To the Editor:
From 2007 to 2010, major shellfish hatcheries supplying the seed for West Coast oyster growers suffered persistent production failures. Hatchery scientists were witnessing baby larval oysters (just the size of the width of an eyelash) completely dissolving before their eyes. It wasn’t until 2012 that a group of researchers at Oregon State University confirmed that the collapse in oyster seed production was due to ocean acidification.
Due to various factors, the northern Pacific Ocean is more prone to ocean acidification than the northern Atlantic Ocean; however, we are now beginning to see the effects locally. Luckily, we can implement the West Coast hatchery solutions to overcome the short-term acidification problems, but more research is needed to learn how our fisheries will be impacted long-term.
The aquaculture industry is the fastest growing food sector in the U.S. (5 percent growth annually since 2010), and shellfish farming on the Island currently generates about $4 million annually into our local economy.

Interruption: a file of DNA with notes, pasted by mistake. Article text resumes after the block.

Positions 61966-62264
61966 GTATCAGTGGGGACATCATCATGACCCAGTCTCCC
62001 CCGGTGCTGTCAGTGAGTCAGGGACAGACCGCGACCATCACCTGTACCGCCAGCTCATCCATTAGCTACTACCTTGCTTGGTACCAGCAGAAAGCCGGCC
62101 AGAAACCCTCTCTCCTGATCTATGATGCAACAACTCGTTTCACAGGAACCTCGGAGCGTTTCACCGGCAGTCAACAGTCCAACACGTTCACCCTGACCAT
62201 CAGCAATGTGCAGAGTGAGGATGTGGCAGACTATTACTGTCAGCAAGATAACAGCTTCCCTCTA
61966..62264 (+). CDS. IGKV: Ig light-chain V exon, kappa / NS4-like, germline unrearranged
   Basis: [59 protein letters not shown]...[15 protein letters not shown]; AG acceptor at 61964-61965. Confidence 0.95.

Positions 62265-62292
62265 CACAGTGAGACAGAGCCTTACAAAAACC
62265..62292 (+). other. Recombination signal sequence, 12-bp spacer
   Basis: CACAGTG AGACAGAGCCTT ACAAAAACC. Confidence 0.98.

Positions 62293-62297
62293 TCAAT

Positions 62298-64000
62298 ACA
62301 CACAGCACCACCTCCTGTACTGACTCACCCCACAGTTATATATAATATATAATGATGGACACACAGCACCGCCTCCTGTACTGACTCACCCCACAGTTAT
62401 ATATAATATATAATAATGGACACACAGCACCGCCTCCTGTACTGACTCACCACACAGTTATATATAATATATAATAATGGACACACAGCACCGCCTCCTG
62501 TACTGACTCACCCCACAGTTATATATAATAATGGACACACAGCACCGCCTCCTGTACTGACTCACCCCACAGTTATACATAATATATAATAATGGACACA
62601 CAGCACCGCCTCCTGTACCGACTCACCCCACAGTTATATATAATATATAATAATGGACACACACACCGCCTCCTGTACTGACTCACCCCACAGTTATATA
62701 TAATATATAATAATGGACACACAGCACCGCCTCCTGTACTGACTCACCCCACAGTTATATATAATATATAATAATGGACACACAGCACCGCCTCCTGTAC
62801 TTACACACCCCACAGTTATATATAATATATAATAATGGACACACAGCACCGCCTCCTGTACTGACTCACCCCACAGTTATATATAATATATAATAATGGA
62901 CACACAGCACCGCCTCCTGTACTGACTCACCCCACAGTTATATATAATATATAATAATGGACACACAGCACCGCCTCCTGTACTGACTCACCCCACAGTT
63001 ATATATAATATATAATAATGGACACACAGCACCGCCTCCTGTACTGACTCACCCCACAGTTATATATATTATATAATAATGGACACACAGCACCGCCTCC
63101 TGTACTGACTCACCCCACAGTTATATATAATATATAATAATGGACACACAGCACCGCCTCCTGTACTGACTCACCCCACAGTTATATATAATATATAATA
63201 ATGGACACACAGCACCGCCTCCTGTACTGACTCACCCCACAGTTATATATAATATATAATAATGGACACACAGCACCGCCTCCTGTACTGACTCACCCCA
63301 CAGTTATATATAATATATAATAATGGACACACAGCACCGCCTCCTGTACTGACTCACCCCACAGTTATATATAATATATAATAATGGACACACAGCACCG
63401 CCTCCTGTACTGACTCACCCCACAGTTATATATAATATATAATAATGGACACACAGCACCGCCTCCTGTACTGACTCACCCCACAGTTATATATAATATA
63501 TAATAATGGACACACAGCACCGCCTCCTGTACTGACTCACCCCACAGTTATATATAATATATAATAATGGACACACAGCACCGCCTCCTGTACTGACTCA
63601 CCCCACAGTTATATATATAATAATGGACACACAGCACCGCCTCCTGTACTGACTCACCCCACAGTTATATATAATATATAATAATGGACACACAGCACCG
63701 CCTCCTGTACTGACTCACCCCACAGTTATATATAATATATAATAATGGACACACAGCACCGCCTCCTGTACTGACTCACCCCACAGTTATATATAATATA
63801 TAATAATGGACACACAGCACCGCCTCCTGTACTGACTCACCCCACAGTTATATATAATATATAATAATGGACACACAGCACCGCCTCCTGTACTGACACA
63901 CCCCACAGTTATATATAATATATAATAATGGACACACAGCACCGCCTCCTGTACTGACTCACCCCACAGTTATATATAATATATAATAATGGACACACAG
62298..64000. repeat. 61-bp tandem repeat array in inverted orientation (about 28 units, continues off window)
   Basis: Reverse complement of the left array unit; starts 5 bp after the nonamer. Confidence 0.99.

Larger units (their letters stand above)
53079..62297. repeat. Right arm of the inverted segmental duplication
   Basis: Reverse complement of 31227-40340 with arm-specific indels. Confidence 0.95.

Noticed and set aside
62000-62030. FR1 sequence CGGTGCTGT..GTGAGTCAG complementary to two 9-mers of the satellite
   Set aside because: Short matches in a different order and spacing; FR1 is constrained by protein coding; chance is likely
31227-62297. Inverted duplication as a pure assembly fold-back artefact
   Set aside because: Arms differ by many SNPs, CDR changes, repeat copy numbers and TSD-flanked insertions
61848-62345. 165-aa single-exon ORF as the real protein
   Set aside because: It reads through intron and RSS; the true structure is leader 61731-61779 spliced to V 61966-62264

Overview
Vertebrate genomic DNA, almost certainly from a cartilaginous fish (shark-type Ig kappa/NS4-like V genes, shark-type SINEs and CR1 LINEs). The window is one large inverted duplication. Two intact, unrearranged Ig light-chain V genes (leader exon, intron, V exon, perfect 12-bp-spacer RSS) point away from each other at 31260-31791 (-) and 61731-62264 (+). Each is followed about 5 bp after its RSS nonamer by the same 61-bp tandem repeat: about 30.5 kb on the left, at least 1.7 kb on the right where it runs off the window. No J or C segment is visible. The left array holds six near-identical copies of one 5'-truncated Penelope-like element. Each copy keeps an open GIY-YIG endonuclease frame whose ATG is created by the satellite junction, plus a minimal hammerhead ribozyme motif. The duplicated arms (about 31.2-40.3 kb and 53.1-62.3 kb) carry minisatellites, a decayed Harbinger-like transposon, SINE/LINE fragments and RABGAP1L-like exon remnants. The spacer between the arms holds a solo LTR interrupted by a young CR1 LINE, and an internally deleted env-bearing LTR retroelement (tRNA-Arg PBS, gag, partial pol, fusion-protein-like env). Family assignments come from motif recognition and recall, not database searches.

A huge step forward was taken in August 2018 when Governor Baker signed into law the Environmental Bond Bill, sponsored by Senator Tarr and our own Senator Cyr. The bill creates a 19-member commission of industry members and scientists to study the effects of acidification on marine species, identify the knowledge gaps that may hinder response, and prioritize strategizes to fill those knowledge gaps.
The commission will report their findings to the governor in December 2018, along with drafts of legislation necessary to carry out those recommendations.
In order to capitalize on the enormous growth opportunities of the aquaculture sector, it is imperative that the Island and Massachusetts be prepared for the effects of ocean acidification and have the ability to quickly adapt to the needs of the industry and environment. Ocean acidification legislation filed by Senator Cyr and Representative Fernandes in 2017 have helped make this possibility a reality.
The author is the owner of Cottage City Oysters. –Ed.